The Hunger Games Review (Kirk Haviland)

Hunger Games (2012)

Starring Jennifer Lawrence, Josh Hutcherson, Liam Hemsworth, Elizabeth Banks, Woody Harrelson, Wes Bently, Stanley Tucci and Donald Sutherland.

Written by Suzanne Collins, Billy Ray and Gary Ross

Directed by Gary Ross

 

Hello All,

Let me preface this by explaining I am a big fan of Suzanne Collins’ Hunger Games trilogy of books. I want to put that straight up front, because as much of a fan of this film I may be I cannot tell how this will play to someone uninitiated. There are parts of the film that rely heavily on the viewer’s knowledge of the books in the name of streamlining the story a bit to keep it moving at a solid pace. That said I may now proceed to gush over the things they did oh so well.

The Hunger Games is set in a dystopian alternate future where the nation of Panem is divided into 12 Districts, each of them ruled over by the extremely rich and powerful Capitol. 75 years prior to our setting there were 13 districts that all tried to revolt against the Capitol and failed. As a way of keeping the districts in check and dissuade any ideas of further rebellion, The Hunger Games were created. The Games pit two “tributes”, one boy and one girl between the ages of 12 and 18, from each district in a fight to the death where only one survivor is to be named victor.  As we open the film it is the 74th Hunger Games and the day of the “Reaping” where the Capitol sends their representatives to pick the two tributes from each district for the games.

Our Heroine is 16 year old Katniss Everdeen (Lawrence), a skilled hunter due to her frequent excursions into the forbidden zone to hunt wild animals to provide food for her mother and sister after the death of her father. Her best friend Gale (Hemsworth) often accompanies Katniss into the forbidden zone to provide for his family. Katniss has her name entered over 20 times for the reaping this year, Gale over 40. Katniss’ younger sister Primrose aka Prim (Willow Shields) has turned 12 and will be entered for the first time, and beyond all odds Prim’s name is the one chosen. Katniss, determined to protect Prim at all costs, volunteers to take her place. In the spot of the male tribute Peeta Mellark (Hutcherson), another 16 year old classmate of Katniss’ is chosen. After a brief family visitation they are whisked aboard a train off to the Capital to prepare for the games. Along the way they meet their representative/publicist Effie Trinket (Banks) and former Hunger Games victor from District 12 and their mentor, the constantly drunk Haymitch Abernathy (Harrelson). Once arriving the tributes are scrubbed down and prepared for their exhibition to the masses of the Capitol. Katniss develops a special relationship with her designer Cinna (Lenny Kravitz in a role changed drastically from the book) who helps her gain the “sponsors” desperately needed to survive. They are interviewed by Caesar Flickerman (Tucci, brilliant as usual) on live television the evening before the start of the games where Peeta drops a bombshell. After a tearful goodbye with Cinna, Katniss is thrust into the Games where all the rules are off and she truly is alone, or is she…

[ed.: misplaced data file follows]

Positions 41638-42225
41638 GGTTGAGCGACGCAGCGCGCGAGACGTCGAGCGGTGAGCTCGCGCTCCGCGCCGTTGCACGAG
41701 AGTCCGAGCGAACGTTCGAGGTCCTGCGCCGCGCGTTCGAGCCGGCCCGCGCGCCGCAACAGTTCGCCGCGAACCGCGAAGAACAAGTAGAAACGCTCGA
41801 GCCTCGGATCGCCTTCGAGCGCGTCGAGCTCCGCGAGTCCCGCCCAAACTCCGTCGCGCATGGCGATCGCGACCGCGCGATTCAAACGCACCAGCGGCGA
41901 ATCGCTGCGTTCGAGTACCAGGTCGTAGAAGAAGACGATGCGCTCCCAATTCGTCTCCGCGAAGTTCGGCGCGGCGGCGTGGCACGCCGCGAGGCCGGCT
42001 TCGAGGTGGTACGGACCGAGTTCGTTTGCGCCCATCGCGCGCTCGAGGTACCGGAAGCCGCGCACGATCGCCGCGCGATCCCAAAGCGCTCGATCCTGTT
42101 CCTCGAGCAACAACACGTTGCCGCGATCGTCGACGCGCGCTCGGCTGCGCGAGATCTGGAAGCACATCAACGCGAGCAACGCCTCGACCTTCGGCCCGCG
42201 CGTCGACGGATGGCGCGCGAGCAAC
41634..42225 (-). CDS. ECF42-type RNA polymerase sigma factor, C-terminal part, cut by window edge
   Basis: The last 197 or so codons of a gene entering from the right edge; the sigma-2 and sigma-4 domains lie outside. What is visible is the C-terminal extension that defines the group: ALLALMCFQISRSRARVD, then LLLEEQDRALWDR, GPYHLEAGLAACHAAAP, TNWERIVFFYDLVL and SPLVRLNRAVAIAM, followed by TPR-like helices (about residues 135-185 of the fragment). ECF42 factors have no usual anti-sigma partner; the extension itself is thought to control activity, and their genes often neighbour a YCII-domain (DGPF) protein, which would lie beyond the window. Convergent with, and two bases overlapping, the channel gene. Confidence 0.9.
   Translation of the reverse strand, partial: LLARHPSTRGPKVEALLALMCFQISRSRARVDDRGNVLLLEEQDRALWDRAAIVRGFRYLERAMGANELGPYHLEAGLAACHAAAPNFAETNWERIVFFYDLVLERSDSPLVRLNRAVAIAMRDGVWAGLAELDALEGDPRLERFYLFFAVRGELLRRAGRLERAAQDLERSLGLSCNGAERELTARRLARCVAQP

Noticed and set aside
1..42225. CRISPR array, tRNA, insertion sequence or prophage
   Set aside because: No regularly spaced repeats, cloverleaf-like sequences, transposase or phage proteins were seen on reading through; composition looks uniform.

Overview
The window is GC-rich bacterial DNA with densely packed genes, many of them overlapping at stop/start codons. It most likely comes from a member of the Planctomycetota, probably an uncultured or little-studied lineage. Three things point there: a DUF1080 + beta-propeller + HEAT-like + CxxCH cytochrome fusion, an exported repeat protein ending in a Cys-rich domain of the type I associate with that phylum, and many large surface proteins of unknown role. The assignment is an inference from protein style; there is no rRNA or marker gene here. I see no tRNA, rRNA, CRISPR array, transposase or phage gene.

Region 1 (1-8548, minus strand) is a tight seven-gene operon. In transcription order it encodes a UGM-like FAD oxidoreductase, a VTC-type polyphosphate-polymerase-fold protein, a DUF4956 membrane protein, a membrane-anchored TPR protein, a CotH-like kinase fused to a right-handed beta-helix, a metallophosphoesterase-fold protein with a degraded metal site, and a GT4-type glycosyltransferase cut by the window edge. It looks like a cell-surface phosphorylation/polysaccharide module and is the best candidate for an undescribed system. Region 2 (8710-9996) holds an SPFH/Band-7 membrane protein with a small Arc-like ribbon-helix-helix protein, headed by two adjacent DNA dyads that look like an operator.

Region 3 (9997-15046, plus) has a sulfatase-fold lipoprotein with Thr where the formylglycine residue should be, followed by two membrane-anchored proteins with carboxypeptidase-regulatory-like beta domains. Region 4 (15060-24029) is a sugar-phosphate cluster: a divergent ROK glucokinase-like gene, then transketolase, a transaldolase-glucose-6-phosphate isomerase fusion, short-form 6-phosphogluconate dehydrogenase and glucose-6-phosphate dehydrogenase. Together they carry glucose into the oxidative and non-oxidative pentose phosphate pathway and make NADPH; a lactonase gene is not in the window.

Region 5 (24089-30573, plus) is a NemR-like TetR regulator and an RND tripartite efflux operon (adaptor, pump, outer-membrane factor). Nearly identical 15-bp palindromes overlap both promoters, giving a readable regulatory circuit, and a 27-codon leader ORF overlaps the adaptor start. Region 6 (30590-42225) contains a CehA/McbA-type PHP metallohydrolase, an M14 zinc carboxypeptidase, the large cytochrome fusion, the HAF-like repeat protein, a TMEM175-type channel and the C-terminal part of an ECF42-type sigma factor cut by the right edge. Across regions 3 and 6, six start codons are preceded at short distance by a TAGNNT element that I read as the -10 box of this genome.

Director Ross does an excellent job at keeping a very brisk pace going because there is a lot of ground to cover here. Lawrence is pitch perfect as Katniss, though she looks much older than 16 and knowing this the filmmakers are very savvy to only mention her and Peeta’s age in passing just once allowing for some ambiguity with the viewers. Hemsworth has very little to do, and his character really doesn’t become a major player until the third book anyways, but Thor’s little brother proves he can emote well enough to get the character’s feelings across. Banks, Harrelson, Tucci, Sutherland (as President Snow), Bentley (Seneca Crane) and Toby Jones in a small role that will become much larger in the following films, perform extremely well, especially Tucci and Bentley. Alexander Ludwig comes off strong as the District 2 heavy Cato and Isabelle Furhman is phenomenally creepy and menacing as Clove.

There are some minor missteps, and I do mean minor, with the most glaring coming in the form of Peeta. I’m not sure the fault lies entirely with Hutcherson, as it may also have been the way director Ross had wanted it to be, but the movie Peeta is nowhere as engaging and personable as he is on the page. He is described as a pure charmer in front of a crowd and while we see glimpses of this they are small glimpses only. Also, Peeta’s character losses a lot of dialogue/screen time with the streamlining of the “love triangle” story within the movie, which may have been a factor. However, the decision to streamline this aspect of the story also helps the film tremendously. Also, as expected, some characters from the book and things are left out with the translation to the screen, but this was to be expected.

The biggest concern going in for most was would they play down the violence (they did, but it’s still effective) and ramp up the love story, targeting it directly to the “Twilight” crowd. I am VERY happy to say this is NOT the case. The Hunger Games manages to keep its grit and intensity and does not stray to the sappy melodrama permeated in the Twilight films. And while I have no idea why anybody wants Miss Bella Swan, let alone two suitors, I have no doubt why two males would be determined to win Katniss’ affection, in fact I wonder why there are not more.

In the end The Hunger Games the film is a great success, definitely worth your money. I will be more than happy to pay to see this again. Ladies and Gentleman, welcome to the first Blockbuster of 2012. And may the odds be ever in your favor.

Til Next Time

Movie Junkie TO

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